As a woman, a sister, there is nothing more amazing and powerful than being with a gathering of women belting out the Helen Reddy anthem song “I am Woman”. I don’t know many women who haven’t fist-pumped the liberating words of the chorus (sing it with me women, I know you want to!).
“I am strong (STRONG—fist pump), I am invincible (INVINCIBLE—fist pump) I am WOMAN (loud almost yelling voice, with arms around each other).”
I don’t know many women who, after singing this song, don’t feel just a little bit taller, a little bit stronger and a little bit more invincible. This happened recently at the Weaving Wisdom and Wonder Uniting Women’s Conference. After a day of listening to inspiring stories of women, we were waiting in line for our evening meal and there was a spontaneous eruption of voices—it was fantastic!
But in the reality of my day-to-day existence I don’t wake up each day and think about being a woman … it doesn’t really occur to me. I don’t, as a woman in ministry, wake up and ask “what will I do today as a woman, where today will I do something differently because I’m a woman?”. I presume it’s the same for men.
I do however wake up each day grateful to God for who I am and, as much as I’d like to ignore it, I recognise that I have privilege and little personal experience of disadvantage compared to many people in the world, let alone many women in the world.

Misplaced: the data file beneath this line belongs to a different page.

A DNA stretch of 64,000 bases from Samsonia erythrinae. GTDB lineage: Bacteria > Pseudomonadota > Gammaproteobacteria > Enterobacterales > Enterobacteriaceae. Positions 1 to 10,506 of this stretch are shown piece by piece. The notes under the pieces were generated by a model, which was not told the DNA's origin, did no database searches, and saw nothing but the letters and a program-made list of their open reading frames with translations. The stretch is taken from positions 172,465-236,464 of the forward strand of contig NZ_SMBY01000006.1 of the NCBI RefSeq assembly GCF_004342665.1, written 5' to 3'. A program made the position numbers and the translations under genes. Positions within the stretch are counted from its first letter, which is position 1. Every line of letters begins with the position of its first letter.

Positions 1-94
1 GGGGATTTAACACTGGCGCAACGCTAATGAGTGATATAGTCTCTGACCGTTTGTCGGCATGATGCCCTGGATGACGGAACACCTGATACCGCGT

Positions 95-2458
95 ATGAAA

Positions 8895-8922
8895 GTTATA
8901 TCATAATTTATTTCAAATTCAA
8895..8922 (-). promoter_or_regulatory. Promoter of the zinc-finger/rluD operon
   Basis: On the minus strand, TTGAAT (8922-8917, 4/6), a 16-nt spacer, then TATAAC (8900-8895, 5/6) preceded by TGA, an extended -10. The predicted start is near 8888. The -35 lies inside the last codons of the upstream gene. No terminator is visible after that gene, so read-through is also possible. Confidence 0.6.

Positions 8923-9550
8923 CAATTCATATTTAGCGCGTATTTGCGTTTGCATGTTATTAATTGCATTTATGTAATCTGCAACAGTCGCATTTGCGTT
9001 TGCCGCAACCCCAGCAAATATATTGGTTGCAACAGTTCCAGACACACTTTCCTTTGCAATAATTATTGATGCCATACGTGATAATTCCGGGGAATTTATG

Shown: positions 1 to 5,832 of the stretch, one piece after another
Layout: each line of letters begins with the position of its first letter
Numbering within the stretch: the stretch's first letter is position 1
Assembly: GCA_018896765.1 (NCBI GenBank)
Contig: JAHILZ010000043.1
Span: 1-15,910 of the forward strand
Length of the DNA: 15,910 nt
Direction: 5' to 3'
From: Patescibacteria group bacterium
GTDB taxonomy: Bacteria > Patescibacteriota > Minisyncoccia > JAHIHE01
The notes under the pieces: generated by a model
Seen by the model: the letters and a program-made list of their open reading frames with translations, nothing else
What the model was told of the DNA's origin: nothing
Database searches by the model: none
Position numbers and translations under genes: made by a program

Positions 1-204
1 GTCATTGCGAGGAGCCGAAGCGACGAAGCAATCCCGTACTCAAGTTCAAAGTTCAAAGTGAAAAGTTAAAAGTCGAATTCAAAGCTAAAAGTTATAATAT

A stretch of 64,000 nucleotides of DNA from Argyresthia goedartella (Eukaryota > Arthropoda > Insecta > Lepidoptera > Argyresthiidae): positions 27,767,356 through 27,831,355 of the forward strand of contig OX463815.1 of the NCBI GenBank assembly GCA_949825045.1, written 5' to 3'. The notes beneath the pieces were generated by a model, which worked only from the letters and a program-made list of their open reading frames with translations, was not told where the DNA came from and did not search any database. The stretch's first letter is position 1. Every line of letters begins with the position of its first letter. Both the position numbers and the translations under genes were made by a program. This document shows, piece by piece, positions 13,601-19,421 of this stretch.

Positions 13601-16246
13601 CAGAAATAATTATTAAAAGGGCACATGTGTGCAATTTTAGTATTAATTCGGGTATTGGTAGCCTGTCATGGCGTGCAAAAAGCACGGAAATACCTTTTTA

This privilege gave me a platform to have a voice and to speak out against injustice in the world even when I’d rather stay quiet.
It also gave me a responsibility to listen, really listen to the unheard voices—that means to stay quiet and give those voices space to be heard. It is about finding the balance. There is a time for speaking out and a time to stay quiet and listen.
The UN Women National Committee Australia theme for International Women’s Day 2019 is “More Powerful Together”. Everyone has a part to play in making a difference. This is not a gendered theme (well it’s gendered in the sense that it is International Women’s Day) but a challenge to both women and men to see ourselves as wanting the same things—a better world for our children, for people to be kinder to one another, for the world to be less violent, and for all people to have a fair go.
As Christians we are reminded of the words that Paul, a good and wise man and apostle of Jesus, wrote to the community of Galatia.
“There is no longer Jew or Greek, there is no longer slave or free, there is no longer male or female; for all of you are one in Christ Jesus” (Gal 3:28 NRSV).
Rev Yvonne McRostie is the Minister at St Paul’s Uniting Church, Stafford and Chairperson of Moreton Rivers Presbytery